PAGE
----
Property prices
Property prices are set to continue rising, according to CoreLogic. Image – Canva.
  • House prices have risen 7% over the past 3 months, and rose again in May
  • 97% of the country is experiencing property price rises
  • The fundamentals all point to a continued rise in property values

Another month over, another month of the housing boom across the land. CoreLogic‘s national Home Value Index has ticked up another 2.2% – in one month – having risen 1.8% in April, and 2.8% in March.

For those keeping count, that’s a 7% rise over just one quarter, nationwide.

The growth in property market values shows no signs of abating, as prices are rising in almost every market and every category.

Tim Lawless
Tim Lawless, CoreLogic

“Values were up by more than 1% across every capital city over the month, with both house and unit values lifting across the board. Of the 334 SA3 sub-regions analysed by CoreLogic, 97% have recorded a lift in housing values over the past three months.

Such a synchronised upswing is an absolute rarity across Australia’s diverse array of housing markets.”

Tim Lawless, CoreLogic

Capital city prices (+2.3%) outpaced regional areas (+2.0%) during May, for the second month running.

Perth experienced the lowest rise (+1.1%) while Hobart was running hottest (+3.2%). WA also had the weakest regional market, with prices actually falling slightly (-0.1%) while regional NSW was the fastest-rising area outside capital cities with +2.5% gain in May.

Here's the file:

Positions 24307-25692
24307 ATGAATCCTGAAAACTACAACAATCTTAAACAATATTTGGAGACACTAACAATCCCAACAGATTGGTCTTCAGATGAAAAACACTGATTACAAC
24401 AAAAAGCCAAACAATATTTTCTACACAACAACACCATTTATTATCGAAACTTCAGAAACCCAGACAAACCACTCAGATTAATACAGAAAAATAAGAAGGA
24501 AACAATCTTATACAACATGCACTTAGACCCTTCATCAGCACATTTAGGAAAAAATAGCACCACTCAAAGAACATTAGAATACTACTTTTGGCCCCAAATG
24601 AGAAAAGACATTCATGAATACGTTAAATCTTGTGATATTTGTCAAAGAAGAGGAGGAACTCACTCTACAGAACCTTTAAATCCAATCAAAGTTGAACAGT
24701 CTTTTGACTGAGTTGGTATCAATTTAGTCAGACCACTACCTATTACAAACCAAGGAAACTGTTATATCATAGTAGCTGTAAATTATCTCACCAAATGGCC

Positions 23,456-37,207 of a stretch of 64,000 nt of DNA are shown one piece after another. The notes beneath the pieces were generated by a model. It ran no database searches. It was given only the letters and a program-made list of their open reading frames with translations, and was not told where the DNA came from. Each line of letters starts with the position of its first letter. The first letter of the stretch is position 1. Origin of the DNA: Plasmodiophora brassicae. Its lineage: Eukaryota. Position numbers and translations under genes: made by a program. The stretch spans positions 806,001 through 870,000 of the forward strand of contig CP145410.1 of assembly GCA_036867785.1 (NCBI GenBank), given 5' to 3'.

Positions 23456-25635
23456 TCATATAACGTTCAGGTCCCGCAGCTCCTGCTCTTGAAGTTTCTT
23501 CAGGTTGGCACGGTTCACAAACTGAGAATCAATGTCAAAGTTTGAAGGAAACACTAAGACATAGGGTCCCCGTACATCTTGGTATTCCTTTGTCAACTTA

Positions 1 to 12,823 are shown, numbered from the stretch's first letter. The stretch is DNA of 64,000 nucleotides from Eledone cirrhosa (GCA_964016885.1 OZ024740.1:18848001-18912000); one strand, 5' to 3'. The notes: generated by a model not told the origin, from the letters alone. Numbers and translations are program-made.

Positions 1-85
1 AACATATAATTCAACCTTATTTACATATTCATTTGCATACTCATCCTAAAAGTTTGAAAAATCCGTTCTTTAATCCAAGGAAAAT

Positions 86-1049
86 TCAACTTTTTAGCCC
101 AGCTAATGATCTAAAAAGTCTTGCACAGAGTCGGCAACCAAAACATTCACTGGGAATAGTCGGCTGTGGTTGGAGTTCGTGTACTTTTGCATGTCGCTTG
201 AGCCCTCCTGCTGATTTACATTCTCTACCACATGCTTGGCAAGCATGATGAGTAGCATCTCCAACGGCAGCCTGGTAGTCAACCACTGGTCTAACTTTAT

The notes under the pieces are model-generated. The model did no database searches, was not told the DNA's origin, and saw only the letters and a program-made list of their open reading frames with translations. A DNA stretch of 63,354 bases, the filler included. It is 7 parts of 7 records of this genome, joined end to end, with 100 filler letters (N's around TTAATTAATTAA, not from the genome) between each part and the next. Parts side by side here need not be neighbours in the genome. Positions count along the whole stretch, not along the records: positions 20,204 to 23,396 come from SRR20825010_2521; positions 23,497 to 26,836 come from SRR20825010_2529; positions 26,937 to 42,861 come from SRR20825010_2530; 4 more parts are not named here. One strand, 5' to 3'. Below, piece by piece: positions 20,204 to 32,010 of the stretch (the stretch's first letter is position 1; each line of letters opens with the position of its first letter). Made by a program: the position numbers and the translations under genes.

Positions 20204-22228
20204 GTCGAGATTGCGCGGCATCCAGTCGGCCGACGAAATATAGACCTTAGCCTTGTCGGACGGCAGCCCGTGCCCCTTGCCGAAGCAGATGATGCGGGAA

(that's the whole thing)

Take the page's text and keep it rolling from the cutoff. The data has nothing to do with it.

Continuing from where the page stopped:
‘They’ used to say “sell in May and go away” – which is a northern hemisphere term for liquidating assets before the long summer break – but that term certainly does not apply here, with CoreLogic expecting prices to continue their upward trajectory.

“The combination of improving economic conditions and low interest rates is continuing to support consumer confidence which, in turn has created persistently strong demand for housing.”

“At the same time, advertised supply remains well below average. This imbalance between demand and supply is continuing to create urgency amongst buyers, contributing to the upwards pressure on housing prices,” Mr Lawless said.

The underlying trends have shifted somewhat over the past year, according to the CoreLogic data.

“The most expensive end of the market is now driving the highest rate of price appreciation across most of the capital cities, whereas early in the growth cycle it was the most affordable end of the market that was the strongest.”

“From a geographic perspective, it was the smaller capital cities that led the housing market out of the COVID slump, but now Sydney has risen through the ranks to record the largest capital gain over the past three months with values up 9.3%,” he said.

Capital cities are showing strong price trends, with Darwin already up 20.3% over the past year – the strongest annual gain on record. The weakest annual growths have been seen in regional WA, which has flatlined (+0.0%), and among capital cities, Melbourne, which has risen ‘only’ 5%.

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